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Gwendolyn Plunkett

G w e n d o l y n P l u n k e t t

Statement

Human skin, our largest organ, is a collection of tiny cells and nerve endings,  each cell and nerve programmed to function in a specific way. As our skin protects us, it exposes us at the same time. Age, race, and health can often be determined by the appearance or condition of the skin. Skin’s color, more often than not has been an indicator of status and privilege. Humans in all cultures throughout history have painted, pierced, scarred, tanned or lightened their skin to set themselves apart, to create a bond, to punish, negate, or to make themselves more beautiful or sensuous.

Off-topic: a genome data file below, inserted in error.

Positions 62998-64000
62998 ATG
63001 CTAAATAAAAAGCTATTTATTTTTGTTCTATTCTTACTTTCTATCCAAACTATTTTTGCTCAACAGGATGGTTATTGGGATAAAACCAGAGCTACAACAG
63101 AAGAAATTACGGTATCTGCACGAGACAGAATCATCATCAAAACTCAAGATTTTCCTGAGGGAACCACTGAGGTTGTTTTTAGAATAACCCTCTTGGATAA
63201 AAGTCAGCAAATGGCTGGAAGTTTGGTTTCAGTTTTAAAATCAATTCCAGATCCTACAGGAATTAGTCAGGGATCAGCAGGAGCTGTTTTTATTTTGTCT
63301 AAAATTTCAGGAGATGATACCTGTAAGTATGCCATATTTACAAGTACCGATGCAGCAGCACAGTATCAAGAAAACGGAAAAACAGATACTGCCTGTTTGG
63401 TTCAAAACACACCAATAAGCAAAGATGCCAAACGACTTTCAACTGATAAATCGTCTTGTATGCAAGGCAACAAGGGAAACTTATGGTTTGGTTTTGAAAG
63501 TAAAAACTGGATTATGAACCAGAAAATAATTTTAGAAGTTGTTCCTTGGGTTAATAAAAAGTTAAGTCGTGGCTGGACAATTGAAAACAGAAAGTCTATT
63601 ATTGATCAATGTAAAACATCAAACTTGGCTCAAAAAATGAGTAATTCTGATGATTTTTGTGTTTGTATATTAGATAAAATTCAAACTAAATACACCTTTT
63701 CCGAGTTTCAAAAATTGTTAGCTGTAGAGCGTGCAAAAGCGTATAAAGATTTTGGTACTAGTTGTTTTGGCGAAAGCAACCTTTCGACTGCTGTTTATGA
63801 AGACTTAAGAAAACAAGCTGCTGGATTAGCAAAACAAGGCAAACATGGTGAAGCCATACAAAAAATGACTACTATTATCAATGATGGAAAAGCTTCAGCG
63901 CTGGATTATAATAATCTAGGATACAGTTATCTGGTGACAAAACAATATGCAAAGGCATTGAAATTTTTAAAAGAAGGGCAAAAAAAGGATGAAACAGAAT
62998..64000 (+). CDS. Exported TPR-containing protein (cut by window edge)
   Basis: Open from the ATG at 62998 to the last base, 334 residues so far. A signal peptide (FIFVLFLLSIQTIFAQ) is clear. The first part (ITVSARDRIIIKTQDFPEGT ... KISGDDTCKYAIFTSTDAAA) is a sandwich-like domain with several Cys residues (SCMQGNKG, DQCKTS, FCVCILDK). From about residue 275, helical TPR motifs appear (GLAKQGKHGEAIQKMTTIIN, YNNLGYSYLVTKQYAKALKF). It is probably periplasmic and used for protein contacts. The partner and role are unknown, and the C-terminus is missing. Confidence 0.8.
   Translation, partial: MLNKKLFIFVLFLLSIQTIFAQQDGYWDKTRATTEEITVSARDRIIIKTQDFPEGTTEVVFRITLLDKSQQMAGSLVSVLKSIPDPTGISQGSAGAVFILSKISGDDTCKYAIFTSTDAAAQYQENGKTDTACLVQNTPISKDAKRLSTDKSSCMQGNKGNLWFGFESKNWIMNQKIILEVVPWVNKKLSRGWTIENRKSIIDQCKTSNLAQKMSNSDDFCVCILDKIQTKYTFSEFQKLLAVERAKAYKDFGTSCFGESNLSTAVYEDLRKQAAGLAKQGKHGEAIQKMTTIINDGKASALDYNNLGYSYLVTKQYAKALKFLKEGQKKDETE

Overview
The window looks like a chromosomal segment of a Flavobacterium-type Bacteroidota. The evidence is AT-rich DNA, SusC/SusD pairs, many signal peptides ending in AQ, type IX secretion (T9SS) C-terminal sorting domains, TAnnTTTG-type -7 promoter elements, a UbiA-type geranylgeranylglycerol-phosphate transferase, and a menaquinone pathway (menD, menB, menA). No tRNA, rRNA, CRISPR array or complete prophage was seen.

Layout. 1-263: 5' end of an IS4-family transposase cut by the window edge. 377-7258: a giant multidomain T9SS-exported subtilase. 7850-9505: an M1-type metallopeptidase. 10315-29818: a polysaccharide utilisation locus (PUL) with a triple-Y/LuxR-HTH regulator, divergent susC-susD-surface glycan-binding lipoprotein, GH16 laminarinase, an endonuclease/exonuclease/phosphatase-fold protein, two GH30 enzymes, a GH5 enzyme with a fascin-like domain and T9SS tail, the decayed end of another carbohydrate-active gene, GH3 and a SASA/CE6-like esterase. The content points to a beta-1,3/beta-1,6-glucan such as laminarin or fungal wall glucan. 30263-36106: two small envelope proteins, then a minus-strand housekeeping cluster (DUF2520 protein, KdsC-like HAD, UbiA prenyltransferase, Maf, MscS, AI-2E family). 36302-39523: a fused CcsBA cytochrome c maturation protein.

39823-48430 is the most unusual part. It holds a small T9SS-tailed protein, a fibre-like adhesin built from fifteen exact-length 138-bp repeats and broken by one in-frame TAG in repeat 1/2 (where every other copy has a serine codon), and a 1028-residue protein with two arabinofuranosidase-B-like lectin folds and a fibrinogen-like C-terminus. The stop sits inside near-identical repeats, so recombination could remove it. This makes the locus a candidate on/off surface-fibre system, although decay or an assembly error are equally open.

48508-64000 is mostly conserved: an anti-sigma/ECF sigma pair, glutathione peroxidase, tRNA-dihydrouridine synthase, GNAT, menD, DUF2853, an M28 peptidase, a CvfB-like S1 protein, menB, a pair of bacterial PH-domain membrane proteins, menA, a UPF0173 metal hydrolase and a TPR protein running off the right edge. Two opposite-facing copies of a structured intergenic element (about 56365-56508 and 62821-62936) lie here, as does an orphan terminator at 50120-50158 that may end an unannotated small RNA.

Some of these notions above provide points of departure for my visual explorations regarding notions of beauty within a historical and culturalcontext. I strive to keep the work in this series non-representational in form, while at the same time creating surfaces that are physically suggestive of some of the concepts and ideas above. The translucent nature of the encaustic medium – beeswax, tree resin, and pigment - further suggests organic skin-like surfaces.

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